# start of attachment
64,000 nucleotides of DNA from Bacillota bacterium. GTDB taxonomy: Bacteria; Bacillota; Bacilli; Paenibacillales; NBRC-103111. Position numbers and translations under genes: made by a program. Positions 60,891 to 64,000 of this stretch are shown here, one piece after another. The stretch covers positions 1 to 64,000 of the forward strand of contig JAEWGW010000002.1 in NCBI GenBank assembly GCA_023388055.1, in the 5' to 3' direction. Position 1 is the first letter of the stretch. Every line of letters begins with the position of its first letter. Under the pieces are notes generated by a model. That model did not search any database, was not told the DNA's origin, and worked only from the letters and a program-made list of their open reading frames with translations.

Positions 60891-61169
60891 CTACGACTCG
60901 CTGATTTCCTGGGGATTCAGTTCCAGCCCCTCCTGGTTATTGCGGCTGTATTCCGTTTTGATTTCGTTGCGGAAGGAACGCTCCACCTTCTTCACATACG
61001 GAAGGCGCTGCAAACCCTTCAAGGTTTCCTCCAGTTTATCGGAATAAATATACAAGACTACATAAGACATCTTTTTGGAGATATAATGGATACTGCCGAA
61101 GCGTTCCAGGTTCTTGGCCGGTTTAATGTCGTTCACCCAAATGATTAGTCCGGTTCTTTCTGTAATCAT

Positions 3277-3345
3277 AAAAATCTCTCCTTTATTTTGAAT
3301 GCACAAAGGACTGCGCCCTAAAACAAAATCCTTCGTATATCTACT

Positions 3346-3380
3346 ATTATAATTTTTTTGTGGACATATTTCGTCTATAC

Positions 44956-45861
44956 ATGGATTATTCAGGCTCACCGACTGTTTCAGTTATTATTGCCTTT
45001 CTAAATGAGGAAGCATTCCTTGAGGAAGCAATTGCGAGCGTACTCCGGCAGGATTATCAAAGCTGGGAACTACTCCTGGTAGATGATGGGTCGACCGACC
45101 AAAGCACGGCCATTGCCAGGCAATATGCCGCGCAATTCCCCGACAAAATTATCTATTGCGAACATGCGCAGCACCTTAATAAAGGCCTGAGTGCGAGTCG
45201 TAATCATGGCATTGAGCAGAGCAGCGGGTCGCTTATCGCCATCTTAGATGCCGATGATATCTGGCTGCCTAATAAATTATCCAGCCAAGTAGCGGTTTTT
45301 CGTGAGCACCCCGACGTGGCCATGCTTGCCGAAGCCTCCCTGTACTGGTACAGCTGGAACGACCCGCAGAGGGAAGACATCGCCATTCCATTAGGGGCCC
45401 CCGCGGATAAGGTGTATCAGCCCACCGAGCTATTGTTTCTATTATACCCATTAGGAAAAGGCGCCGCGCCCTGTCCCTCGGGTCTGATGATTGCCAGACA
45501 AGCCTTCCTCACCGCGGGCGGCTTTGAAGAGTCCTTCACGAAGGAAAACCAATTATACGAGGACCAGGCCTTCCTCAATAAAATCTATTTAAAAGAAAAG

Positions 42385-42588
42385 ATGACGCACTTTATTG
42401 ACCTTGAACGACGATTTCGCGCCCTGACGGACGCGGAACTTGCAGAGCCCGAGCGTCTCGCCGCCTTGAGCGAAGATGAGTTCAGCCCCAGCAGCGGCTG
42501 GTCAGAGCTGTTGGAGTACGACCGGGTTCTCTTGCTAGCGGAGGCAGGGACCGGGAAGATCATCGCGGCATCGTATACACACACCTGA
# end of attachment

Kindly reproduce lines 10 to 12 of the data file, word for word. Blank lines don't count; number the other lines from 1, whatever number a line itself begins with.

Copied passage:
Positions 3346-3380
3346 ATTATAATTTTTTTGTGGACATATTTCGTCTATAC

Positions 44956-45861